For everyone, if a company can provide that exact same coverage or better for less than $X per person, then they should be allowed to offer their services to the public and they can split the difference between the cost of their services and $X with their customers. (Alternatively, if an insurance company wants to try to charge people for the same or better coverage, then feel free, as long as they don’t lie about their coverage.)

For people above a certain income level, who wish to lower their coverage in exchange for more risk, letting insurance companies offer less featured plans (such as what we have now, high-deductible plans, down to emergency care only plans) with a rebate of the difference between the cost of their plan and $X (NOT the difference between the cost of their plan and the taxes they pay) is acceptable, given that they understand that we will let them die if they can’t pay.
(The reason why I am saying to give this choice only to people above a certain income level is to make sure that no one needs to choose between medical care and other basic human needs. Now and in the future, it is unethical to force people to choose between medical care and other basic human needs.)

In order to promote cost savings and drive efficiencies at the doctor and hospital levels, everything should have a coordinated standardized cost reporting element which is transmitted to one location and broken out there by insurance company. This standardized cost reporting system should be easy for the doctors to use and would ideally be generated by the patient management systems based on the nurse’s and doctor’s encounter notes. We really should have a standardized medical records system so that if a patient authorizes a doctor to see their records, they see all the patient’s records, regardless of source. (Basically, a universal MyChart.)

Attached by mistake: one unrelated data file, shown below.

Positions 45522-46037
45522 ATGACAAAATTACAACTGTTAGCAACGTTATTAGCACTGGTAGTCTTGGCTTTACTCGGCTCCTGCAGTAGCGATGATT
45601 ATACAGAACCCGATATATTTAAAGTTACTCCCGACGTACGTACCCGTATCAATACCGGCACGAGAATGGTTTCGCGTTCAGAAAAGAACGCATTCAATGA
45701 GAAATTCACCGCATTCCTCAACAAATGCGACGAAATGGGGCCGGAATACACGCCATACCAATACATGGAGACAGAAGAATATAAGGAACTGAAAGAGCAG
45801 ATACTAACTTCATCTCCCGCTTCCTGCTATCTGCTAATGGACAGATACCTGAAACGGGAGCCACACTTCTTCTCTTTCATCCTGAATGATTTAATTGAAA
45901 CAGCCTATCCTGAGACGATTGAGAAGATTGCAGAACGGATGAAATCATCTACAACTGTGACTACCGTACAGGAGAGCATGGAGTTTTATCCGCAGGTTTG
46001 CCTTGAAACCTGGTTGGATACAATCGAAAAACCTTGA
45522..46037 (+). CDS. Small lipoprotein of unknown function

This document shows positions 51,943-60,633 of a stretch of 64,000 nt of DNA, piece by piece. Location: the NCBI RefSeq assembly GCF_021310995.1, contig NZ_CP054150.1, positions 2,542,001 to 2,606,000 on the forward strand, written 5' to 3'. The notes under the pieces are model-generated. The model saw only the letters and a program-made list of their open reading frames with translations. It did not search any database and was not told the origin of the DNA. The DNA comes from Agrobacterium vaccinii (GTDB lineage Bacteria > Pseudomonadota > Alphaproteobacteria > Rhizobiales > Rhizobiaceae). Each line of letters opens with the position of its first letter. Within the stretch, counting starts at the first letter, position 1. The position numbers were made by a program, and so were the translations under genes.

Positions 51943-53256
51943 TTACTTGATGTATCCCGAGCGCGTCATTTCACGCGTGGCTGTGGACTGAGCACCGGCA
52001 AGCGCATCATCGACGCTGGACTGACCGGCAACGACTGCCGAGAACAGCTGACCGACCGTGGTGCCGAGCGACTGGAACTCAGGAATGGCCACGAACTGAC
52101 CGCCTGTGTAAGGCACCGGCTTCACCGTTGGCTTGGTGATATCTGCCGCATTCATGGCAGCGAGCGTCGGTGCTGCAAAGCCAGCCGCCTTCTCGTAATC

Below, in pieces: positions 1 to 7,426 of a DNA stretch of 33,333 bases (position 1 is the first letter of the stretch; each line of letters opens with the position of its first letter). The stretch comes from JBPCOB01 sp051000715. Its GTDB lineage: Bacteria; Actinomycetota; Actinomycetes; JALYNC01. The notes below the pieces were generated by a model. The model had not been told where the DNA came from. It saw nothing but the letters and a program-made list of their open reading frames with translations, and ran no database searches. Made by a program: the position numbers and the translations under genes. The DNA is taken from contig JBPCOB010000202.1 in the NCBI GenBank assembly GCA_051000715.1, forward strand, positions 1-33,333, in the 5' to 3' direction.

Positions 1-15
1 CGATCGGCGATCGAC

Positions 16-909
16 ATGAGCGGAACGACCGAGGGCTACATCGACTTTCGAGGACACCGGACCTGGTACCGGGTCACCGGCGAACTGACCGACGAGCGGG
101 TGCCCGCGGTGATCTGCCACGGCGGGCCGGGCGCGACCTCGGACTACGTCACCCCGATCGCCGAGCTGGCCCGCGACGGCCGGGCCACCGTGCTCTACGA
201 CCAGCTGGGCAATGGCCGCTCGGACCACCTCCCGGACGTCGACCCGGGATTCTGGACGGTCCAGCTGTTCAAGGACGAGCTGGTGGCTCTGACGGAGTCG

Oh, and it’s illegal for an employer to not pay their share or specify what insurance company their employees use. Any person can use any listed public insurance company. Taxes are based on wage and a 40 hour work week; a part-time employee is taxed the same as a full-time employee or salaried employee; an employer cannot get out of paying taxes by hiring two half-time employees instead of one full-time employee. (I think this change should be made to all employment taxes, tbh. Pro-rate for hours worked if hourly based, but no exemptions: work one hour, get taxed for one hour.)